Henry: I don’t know, it’s been a great experience hearing everybody do everything. I love this story. A couple of years ago I discovered that Ebenezer Scrooge is the same Meyers-Briggs personality type as me, which makes a lot of sense because I can totally relate to him. But, as much as I love A Christmas Carol, I don’t know that I would ever be able to do Scrooge. I can live as him and be grumpy in real life, but I can’t translate into that. For years I’ve wanted to do a reading of it. Charles Dickens used to do that, he had his script and he would act the whole thing out. 33 years ago Patrick Stewart, who is one of my idols, he did it.

Henry, I feel like you sell yourself short, I feel like you could absolutely pull off Scrooge, with enough character research and development, you would make an excellent Ebenezer.

Henry:  That’s fair, and I appreciate that, but I never— I don’t really want to do it. I don’t think I could do it well. But as I was conceptualizing it, I could hear J in my mind and I thought he would do really well. So to hear J actually doing every facet of it, that has been unbelievable. So honestly, my favorite section is probably J’s hardest section, which is the whole transformation. We did it in long takes, but the first time we did it— oh man.

So whenever we would have a rehearsal or a recording session, I would be there. (In the Zoom.) But I would mute my video, pace in my office, and just listen. The first time we were working that transformation scene with J? It was literal chills. It’s the same chills I have as a director when I’m watching people and they’re finally getting what I’ve been waiting for them to do. Knowing that they’re going to do it but now I finally get to see it. Finally hearing it with J, was that moment for me in this process.

I know you said you don’t want to play Scrooge, Henry, and you are the narrative figure here, but if you could be literally anyone in A Christmas Carol, no restrictions of any sort in place here, who would you be? And same for you, J, who would you be?

Henry: I think for me, because I love the story so much and I love the joy of Christmas, I think at some point I would love to be Fezziwig. He is just Christmas personified. One of my uncles, who is the biggest Christmas person I know, I call him Uncle Fezziwig. His holiday season begins at Halloween and lasts through Easter; every holiday is over the top. And Christmas, he is my role model for Christmas. So I would love to be Fezziwig one day.

J: I feel like I’d probably like to be Marley or one of the ghosts because that’s my type cast. Like I said, I’ve played Fred already, and that’s another character that I just never would have associated for myself, but its because of the Christmas thing that I don’t associate it. The energy is absolutely me. But this love of Christmas? Oh no. I am a literal Grinch. I really am. I am telling you— I cannot wait for January first to roll around. I will be very happy. December holidays are just a lot for me. It’s always been like that. It’s never been my jam. I like a good drinking holiday or a good eating holiday like Thanksgiving. I’m usually good up to Thanksgiving and then I’m over it. I do like Chanukah, though, I do like a good Chanukah.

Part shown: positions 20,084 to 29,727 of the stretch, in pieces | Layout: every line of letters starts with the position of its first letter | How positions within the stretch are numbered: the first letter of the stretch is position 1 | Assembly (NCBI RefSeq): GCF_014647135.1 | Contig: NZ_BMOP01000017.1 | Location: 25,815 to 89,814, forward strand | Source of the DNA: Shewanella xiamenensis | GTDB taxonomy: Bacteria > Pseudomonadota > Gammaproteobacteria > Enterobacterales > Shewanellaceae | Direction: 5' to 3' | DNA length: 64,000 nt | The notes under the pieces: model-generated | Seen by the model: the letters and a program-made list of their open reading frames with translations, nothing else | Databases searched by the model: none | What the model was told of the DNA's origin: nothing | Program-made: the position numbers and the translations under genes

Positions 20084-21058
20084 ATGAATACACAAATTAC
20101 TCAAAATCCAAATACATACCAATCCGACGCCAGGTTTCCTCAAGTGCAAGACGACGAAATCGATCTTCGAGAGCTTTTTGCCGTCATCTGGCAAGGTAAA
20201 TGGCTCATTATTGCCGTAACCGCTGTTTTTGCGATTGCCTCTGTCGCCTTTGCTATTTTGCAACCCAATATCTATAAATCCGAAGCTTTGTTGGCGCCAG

I think we’ve just about covered all of the important stuff- right? Wait— no we haven’t— all the particulars— like when and where all the people out in listener land can get ahold of this magical Christmas podcast— and where they can make donations— let’s go over all of that.

Henry: We said that, right? December 12th? The where… well… both J and I were talking about that earlier today. The fine print of where exactly it’s going to be available is still being hashed out. Like J said, we’ll be putting it on the Third Wall website, and in some format we will be putting it on the Third Wall Facebook page, also— hopefully, we can get it on all the various streaming podcast platforms. That’s the hope. As far as a donation goes, on the Third Wall website there is a place for that. The really nice thing about this project has been not having to foot the cost of a full stage production. And having A Christmas Carol in the public domain so that we can take it and adapt it and honor Charles Dickens but not have to pay his estate? That’s been really great.

I am so, so excited for this. Normally by this time of the year, myself and other TheatreBloom reviewers have covered a good dozen or two Christmas-productions, at least half of which are A Christmas Carol. I know personally, I miss it. So this is really something that’s going to pick me— and I hope so many others out there in the theatre community— up and put me in the holiday mood.

J: And it’s something you can just listen to. We created a world. There’s an audio language— and I am saying this as somebody who has already heard a good chunk of this show— but this is just— it’s gonna get you! You’re going to have the Christmas feels. We can’t wait to get it to your earholes!

A Christmas Carol can be found at https://thirdwall.org/ starting on Saturday December, 12, 2020. For more updates and information, please visit the website of check out Third Wall on their Facebook page.

*Performers are listed with their most recent Third Wall Productions’ involvement, but many have been involved in multiple Third Wall productions since the company’s inaugural show— Oliver!— in February of 2016.